- Sensitivity in interpretation of religious and philosophical texts drawn from a variety of ages and/or traditions.
- Clarity and rigour in the critical assessment of arguments presented in such texts.
- The ability to use and criticise specialised religious and philosophical terminology.
- The ability to abstract and analyse arguments, and to identify flaws in them, such as false premises and invalid reasoning.
- The ability to construct rationally persuasive arguments for or against specific religious and philosophical claims.
- The ability to move between generalisation and appropriately detailed discussion, inventing or discovering examples to support or challenge a position, and distinguishing relevant and irrelevant considerations.
- demonstrating a positive and can-do approach to practical problems
- demonstrating an innovative approach, creativity, collaboration and risk taking
- presenting effective oral presentations for different kinds of audiences, including academic and/or audiences with little knowledge of history
- preparing effective written communications for different readerships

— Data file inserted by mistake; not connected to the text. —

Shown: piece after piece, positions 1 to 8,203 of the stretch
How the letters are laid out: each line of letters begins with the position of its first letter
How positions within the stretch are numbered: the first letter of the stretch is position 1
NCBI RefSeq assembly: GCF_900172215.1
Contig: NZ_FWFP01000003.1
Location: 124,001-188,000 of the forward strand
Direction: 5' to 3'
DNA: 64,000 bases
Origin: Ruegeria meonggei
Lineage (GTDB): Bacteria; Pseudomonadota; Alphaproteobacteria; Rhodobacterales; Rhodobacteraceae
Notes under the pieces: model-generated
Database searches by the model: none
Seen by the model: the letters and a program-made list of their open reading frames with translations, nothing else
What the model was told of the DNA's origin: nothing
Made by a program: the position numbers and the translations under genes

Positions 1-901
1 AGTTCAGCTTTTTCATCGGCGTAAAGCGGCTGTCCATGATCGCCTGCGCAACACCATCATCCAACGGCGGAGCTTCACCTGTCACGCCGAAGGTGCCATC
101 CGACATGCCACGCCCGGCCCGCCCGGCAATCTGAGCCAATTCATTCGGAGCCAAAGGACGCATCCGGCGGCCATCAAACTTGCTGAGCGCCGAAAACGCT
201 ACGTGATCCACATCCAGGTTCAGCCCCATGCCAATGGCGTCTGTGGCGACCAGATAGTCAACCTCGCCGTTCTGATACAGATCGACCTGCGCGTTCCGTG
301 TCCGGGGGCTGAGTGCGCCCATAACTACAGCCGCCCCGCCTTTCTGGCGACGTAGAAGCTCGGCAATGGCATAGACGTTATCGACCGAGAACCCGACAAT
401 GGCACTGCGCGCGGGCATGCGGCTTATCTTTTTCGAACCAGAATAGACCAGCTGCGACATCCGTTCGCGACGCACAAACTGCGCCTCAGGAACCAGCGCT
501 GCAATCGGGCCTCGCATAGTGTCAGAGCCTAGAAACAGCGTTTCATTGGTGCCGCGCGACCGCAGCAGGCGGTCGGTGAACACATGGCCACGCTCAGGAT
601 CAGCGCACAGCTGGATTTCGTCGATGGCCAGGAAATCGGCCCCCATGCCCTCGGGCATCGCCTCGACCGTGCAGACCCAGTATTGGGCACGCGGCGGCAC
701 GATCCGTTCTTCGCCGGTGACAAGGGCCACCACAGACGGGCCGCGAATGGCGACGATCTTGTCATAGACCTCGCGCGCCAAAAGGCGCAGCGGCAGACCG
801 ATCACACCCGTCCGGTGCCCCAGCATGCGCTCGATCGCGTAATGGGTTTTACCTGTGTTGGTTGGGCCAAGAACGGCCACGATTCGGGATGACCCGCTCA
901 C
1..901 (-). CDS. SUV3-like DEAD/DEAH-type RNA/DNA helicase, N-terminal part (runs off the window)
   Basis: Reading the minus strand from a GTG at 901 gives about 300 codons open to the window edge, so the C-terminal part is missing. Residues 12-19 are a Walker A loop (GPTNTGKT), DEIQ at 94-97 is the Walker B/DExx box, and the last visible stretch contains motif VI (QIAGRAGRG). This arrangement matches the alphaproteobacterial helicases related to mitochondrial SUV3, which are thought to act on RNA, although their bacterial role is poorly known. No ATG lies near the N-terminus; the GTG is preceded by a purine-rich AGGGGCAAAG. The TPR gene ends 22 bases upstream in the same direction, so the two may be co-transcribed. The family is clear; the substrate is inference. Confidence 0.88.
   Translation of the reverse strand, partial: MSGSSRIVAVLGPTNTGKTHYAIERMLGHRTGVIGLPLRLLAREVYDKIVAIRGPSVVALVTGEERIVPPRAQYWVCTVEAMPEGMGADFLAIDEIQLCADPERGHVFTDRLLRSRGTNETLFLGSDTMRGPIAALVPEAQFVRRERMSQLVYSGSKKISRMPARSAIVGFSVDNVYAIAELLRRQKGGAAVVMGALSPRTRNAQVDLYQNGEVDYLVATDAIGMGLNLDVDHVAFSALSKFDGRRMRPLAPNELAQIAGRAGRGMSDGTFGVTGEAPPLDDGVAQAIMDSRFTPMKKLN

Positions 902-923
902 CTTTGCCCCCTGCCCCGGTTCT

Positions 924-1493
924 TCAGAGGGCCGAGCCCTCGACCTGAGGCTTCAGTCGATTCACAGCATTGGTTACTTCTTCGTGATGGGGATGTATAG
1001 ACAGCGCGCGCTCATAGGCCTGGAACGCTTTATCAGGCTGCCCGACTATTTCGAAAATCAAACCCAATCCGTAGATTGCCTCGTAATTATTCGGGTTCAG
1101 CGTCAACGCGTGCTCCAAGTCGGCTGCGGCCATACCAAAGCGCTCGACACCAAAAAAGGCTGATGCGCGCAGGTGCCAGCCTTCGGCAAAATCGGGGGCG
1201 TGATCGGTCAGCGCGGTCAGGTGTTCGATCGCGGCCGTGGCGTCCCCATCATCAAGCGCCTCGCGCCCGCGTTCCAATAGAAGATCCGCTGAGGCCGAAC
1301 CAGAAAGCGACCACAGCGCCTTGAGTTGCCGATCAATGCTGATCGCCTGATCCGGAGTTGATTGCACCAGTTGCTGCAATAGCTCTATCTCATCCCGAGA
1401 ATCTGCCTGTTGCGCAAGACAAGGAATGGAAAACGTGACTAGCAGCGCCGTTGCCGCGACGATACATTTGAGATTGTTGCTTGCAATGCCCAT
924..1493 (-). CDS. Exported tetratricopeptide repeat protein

- making effective and appropriate forms of visual presentation
- making effective and appropriate use of relevant information technology
- making critical and effective use of information retrieval skills using paper-based and electronic resources
- collaborating effectively in a team via experience of working in a group
- appreciating and being sensitive to different cultures and dealing with unfamiliar situations
- critical evaluation of one's own and others' opinions
• Cohn-Sherbok, Dan. 2017 (2nd ed.). Judaism: History, Belief and Practice. New York & London: Routledge.
• deLange, Nicholas. R. M. 2003. Judaism. Oxford: Oxford University Press.
• Küng, Hans. 1992. Judaism: The Religious Situation of Our Time. London: SCM Press Ltd.
• Goodman, Martin. 2005. The Oxford Handbook of Jewish Studies. Oxford: Oxford University Press.
• Rayner, John D. 1998. Jewish Religious Law: A Progressive Perspective. New York: Berghahn Books.
Courses including this module
Optional in courses:
- VV41: BA Herit, Archae & Hist year 2 (BA/HAH)